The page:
Right now, my plan is to finish Dragonverse Origins so I can see sales go up at least a little. I'm also working on Peacekeeper: Pathogen. Sales have been done and the only way to see them rebound is to get a few more books out there. Time to end this post and get back to writing.



In case you're counting, Peacekeeper Pathogen now stands at 13,538 words. Since returning from Launch Pad, I've not added a single word. After being gone for a week, I've decided to spend a few days playing catch up. That's done now and soon I will be back to writing. But first, I might follow the desires of my writers group and finish a short story I started and trunked last year. For some reason, this story has stuck in their heads and they have asked me twice to finish it. It's time I untrunked it and took a close look at where this short story can go.

My trip back from Laramie was an interesting one. On the way back to Denver, we ran into a major traffic snarl caused by an accident. Although I never saw any signs of an accident, the massive traffic jam that it caused was evident. We were delayed almost 45 minutes in our trip. Later that day, the plane backed away from the gate, taxied a bit, then sat. The tower had shutdown the airport due to microbursts from severe weather. After 15 minutes, we moved again and again were told we had to wait. This happened a few more times and then the pilot announced we had to go back to the gate to get more fuel because we had used up our reserve driving around the tarmac. We eventually made it into the air and I arrived home a bit over 2 hours late. I don't fly all that much and this is the first time such a thing has happened to me.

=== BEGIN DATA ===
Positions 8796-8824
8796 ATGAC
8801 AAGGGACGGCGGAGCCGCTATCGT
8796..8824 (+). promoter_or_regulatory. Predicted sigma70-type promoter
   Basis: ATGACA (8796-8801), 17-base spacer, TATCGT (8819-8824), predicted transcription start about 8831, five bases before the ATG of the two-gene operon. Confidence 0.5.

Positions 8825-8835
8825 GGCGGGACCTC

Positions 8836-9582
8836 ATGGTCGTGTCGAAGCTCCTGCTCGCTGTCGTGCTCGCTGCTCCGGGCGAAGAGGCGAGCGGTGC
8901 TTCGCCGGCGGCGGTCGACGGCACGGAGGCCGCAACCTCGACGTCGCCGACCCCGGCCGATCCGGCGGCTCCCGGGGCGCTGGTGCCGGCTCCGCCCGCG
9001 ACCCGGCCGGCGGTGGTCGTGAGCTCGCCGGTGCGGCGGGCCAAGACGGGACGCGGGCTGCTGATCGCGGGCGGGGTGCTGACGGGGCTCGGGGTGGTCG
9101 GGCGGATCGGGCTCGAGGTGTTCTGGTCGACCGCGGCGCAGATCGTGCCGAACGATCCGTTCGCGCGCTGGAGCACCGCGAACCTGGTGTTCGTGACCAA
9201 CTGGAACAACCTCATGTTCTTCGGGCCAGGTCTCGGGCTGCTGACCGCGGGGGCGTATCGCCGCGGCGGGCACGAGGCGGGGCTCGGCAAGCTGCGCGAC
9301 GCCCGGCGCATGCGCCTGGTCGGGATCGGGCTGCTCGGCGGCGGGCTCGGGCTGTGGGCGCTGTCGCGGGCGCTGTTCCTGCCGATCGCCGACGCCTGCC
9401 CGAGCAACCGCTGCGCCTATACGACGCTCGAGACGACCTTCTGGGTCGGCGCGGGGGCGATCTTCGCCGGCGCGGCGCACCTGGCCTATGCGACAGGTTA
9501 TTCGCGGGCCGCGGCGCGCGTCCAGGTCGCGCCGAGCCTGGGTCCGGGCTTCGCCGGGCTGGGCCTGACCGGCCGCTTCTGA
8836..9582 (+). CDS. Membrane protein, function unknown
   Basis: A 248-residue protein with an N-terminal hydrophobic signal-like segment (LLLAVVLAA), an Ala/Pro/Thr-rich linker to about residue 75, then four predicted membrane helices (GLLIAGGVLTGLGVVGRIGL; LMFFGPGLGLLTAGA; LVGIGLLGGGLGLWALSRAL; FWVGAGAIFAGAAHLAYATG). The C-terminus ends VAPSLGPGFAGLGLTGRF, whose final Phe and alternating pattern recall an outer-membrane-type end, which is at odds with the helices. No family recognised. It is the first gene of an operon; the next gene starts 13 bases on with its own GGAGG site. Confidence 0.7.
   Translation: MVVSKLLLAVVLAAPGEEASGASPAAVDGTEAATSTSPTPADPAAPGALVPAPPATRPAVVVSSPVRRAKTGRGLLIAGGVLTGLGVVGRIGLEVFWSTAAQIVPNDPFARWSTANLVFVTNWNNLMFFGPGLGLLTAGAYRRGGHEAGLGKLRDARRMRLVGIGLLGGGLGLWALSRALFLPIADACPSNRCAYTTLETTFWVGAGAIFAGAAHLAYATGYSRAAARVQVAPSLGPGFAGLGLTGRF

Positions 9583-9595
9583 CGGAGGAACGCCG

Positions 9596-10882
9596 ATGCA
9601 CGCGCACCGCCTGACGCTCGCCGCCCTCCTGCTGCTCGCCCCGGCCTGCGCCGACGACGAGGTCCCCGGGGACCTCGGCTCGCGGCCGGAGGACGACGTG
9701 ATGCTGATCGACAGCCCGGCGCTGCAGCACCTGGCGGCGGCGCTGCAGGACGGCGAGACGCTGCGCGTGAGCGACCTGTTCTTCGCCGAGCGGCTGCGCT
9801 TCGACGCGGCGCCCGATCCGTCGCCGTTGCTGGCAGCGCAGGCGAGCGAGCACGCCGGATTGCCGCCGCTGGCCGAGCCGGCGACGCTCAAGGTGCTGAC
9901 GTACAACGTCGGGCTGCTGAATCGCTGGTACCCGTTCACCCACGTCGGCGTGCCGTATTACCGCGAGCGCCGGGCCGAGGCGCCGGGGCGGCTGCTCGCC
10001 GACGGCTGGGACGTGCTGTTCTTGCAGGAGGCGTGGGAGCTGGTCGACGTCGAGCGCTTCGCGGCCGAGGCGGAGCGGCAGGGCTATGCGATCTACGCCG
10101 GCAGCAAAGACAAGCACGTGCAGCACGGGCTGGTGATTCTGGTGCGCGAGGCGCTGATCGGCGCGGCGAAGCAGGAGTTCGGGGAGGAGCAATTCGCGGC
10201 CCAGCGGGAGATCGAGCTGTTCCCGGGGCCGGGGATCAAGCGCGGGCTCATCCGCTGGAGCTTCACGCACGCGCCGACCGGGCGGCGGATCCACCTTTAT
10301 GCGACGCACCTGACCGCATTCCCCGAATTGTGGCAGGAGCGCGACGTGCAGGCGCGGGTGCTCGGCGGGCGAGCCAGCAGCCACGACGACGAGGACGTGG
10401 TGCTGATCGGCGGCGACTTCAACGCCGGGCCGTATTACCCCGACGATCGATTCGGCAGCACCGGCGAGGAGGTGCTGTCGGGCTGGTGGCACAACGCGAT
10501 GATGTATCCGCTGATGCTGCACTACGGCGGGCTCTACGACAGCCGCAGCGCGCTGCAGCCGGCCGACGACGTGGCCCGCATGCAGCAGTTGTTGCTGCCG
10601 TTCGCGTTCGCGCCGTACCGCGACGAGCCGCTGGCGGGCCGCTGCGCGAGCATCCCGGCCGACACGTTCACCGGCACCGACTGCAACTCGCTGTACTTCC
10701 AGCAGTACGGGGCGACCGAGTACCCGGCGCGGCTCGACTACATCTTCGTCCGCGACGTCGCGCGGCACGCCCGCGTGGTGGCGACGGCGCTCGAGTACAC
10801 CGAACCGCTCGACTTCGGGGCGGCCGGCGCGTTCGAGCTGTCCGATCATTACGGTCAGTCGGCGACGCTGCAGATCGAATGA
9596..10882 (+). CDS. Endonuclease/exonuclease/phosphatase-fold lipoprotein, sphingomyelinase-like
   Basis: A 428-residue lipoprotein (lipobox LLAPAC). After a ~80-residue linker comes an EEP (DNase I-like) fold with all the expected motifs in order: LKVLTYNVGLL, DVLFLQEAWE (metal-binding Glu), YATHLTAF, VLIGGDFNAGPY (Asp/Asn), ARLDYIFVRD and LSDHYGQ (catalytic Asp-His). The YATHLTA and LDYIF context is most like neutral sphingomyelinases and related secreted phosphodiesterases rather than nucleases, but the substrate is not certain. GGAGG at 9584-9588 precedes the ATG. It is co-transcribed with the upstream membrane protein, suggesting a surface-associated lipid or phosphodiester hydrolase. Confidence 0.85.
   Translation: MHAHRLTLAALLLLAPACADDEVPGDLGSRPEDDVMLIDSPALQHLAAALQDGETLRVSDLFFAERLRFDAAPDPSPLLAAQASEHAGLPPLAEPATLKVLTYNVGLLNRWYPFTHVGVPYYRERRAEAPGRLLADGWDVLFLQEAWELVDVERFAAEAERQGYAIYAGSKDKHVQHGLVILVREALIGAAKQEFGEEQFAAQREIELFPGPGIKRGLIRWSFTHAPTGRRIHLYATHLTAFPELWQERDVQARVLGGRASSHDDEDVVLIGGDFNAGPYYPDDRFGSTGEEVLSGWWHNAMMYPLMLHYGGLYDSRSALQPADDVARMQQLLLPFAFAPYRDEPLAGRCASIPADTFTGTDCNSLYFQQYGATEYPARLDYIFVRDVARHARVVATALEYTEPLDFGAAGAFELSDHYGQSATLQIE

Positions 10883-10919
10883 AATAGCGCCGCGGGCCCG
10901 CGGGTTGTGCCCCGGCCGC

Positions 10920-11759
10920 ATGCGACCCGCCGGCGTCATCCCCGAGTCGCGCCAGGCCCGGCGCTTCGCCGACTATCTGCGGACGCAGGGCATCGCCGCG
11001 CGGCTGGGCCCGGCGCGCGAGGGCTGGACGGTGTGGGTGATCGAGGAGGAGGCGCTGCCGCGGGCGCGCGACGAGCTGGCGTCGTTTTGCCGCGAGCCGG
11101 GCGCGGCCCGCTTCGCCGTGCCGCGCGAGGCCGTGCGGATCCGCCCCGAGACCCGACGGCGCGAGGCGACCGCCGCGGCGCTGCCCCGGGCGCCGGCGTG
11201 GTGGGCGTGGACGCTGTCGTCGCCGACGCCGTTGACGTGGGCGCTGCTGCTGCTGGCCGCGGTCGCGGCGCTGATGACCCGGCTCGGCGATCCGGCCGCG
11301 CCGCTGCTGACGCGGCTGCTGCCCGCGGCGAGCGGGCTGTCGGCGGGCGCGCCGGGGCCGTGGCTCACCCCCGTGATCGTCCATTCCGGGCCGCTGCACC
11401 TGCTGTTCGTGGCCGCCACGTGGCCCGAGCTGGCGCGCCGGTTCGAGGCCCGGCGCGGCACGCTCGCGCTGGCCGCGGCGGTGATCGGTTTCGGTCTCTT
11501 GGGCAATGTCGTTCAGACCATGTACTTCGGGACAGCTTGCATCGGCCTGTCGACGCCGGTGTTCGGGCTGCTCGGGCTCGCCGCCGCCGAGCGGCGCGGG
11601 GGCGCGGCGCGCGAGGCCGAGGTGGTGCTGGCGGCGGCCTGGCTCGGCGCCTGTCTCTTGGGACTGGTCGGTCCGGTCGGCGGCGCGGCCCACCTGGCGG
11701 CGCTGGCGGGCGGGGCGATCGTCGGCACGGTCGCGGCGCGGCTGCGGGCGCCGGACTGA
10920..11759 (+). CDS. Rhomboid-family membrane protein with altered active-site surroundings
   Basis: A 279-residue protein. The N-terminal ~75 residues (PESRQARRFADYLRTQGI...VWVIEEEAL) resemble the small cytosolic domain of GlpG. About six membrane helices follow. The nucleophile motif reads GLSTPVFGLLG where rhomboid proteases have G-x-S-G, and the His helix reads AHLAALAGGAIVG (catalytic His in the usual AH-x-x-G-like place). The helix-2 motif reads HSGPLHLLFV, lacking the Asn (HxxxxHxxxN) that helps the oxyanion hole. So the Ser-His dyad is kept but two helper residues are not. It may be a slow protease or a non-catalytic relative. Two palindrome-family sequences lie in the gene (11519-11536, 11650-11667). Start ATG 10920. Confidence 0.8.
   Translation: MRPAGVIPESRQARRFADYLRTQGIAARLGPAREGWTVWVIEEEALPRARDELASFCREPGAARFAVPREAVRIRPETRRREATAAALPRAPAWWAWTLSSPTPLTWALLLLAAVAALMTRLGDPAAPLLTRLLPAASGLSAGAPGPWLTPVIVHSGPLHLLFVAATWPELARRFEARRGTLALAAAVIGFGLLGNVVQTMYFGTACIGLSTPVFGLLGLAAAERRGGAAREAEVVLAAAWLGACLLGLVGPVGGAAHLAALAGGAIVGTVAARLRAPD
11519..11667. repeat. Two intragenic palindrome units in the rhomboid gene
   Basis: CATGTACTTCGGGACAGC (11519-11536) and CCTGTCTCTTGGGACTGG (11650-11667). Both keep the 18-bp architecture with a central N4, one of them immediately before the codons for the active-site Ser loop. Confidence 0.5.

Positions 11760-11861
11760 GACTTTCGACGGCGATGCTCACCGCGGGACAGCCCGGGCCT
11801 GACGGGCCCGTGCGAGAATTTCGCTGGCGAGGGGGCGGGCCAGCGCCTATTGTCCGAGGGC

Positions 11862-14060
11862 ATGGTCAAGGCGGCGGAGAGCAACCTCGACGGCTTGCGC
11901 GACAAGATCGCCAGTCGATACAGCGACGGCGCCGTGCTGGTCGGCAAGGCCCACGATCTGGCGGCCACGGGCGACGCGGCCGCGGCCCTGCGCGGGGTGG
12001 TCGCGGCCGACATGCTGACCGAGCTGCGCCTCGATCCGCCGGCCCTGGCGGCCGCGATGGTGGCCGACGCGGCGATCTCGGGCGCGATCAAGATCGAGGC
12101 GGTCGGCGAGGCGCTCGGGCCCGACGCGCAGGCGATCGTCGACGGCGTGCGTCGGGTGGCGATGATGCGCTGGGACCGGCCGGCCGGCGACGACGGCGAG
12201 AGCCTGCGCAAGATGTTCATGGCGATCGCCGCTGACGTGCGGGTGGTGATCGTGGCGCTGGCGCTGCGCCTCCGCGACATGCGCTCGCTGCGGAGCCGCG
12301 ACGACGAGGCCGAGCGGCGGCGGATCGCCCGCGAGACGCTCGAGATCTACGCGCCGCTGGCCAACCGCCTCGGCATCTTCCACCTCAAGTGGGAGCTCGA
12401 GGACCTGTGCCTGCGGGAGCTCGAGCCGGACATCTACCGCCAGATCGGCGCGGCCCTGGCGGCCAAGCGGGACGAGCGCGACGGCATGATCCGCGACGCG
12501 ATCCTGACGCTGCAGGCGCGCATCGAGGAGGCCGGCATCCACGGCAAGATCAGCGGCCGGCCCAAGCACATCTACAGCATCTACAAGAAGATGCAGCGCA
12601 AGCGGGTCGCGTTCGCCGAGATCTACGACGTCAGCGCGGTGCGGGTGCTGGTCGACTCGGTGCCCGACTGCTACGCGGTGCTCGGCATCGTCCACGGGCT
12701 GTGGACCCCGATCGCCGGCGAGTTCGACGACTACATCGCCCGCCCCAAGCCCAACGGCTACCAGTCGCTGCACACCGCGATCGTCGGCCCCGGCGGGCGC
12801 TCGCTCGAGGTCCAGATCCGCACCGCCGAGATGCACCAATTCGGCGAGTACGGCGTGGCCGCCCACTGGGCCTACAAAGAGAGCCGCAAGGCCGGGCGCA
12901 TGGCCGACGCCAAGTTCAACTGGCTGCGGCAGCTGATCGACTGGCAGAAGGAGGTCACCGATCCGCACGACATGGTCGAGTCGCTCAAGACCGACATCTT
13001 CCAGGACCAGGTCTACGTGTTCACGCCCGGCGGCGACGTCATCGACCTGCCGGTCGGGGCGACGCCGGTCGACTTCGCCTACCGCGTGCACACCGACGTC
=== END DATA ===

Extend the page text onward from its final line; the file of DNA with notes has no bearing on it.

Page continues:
I had a wonderful time at Launch Pad and I met another fine group of writers. It is refreshing to be able to sit around a table and talk writing shop and science fiction with others who share the same passion. That's probably why so many writers attend conferences and conventions -- to be among their own. I've taken a hard look at convention going and I've decided that it is just not cost effective for me to attend these events. Some of my writing friends will disagree. But being self-published does sort of change things.